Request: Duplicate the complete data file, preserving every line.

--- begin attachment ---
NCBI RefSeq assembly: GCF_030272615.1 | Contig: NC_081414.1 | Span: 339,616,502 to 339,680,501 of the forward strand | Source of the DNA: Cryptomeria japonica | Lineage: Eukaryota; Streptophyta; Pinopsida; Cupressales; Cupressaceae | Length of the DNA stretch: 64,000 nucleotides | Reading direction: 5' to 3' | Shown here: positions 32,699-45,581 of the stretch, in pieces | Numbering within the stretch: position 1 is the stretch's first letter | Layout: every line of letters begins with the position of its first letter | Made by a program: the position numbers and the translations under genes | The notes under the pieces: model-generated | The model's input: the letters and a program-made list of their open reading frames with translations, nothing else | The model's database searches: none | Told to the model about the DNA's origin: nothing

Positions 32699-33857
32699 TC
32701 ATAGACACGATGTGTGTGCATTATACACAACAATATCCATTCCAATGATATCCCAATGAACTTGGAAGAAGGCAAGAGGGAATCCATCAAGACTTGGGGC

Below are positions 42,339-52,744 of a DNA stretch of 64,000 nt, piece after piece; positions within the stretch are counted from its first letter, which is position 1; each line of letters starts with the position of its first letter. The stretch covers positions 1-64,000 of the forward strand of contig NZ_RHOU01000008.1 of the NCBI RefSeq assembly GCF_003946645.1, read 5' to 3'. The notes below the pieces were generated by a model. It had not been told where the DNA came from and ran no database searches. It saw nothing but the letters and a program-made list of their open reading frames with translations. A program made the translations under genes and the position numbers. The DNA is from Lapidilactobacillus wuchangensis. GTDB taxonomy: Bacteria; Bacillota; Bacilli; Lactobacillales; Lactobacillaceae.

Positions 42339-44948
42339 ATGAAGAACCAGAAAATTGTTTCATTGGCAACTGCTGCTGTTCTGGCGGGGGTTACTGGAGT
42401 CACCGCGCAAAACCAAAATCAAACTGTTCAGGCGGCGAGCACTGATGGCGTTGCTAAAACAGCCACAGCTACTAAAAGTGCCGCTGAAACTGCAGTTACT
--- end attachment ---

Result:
NCBI RefSeq assembly: GCF_030272615.1 | Contig: NC_081414.1 | Span: 339,616,502 to 339,680,501 of the forward strand | Source of the DNA: Cryptomeria japonica | Lineage: Eukaryota; Streptophyta; Pinopsida; Cupressales; Cupressaceae | Length of the DNA stretch: 64,000 nucleotides | Reading direction: 5' to 3' | Shown here: positions 32,699-45,581 of the stretch, in pieces | Numbering within the stretch: position 1 is the stretch's first letter | Layout: every line of letters begins with the position of its first letter | Made by a program: the position numbers and the translations under genes | The notes under the pieces: model-generated | The model's input: the letters and a program-made list of their open reading frames with translations, nothing else | The model's database searches: none | Told to the model about the DNA's origin: nothing

Positions 32699-33857
32699 TC
32701 ATAGACACGATGTGTGTGCATTATACACAACAATATCCATTCCAATGATATCCCAATGAACTTGGAAGAAGGCAAGAGGGAATCCATCAAGACTTGGGGC

Below are positions 42,339-52,744 of a DNA stretch of 64,000 nt, piece after piece; positions within the stretch are counted from its first letter, which is position 1; each line of letters starts with the position of its first letter. The stretch covers positions 1-64,000 of the forward strand of contig NZ_RHOU01000008.1 of the NCBI RefSeq assembly GCF_003946645.1, read 5' to 3'. The notes below the pieces were generated by a model. It had not been told where the DNA came from and ran no database searches. It saw nothing but the letters and a program-made list of their open reading frames with translations. A program made the translations under genes and the position numbers. The DNA is from Lapidilactobacillus wuchangensis. GTDB taxonomy: Bacteria; Bacillota; Bacilli; Lactobacillales; Lactobacillaceae.

Positions 42339-44948
42339 ATGAAGAACCAGAAAATTGTTTCATTGGCAACTGCTGCTGTTCTGGCGGGGGTTACTGGAGT
42401 CACCGCGCAAAACCAAAATCAAACTGTTCAGGCGGCGAGCACTGATGGCGTTGCTAAAACAGCCACAGCTACTAAAAGTGCCGCTGAAACTGCAGTTACT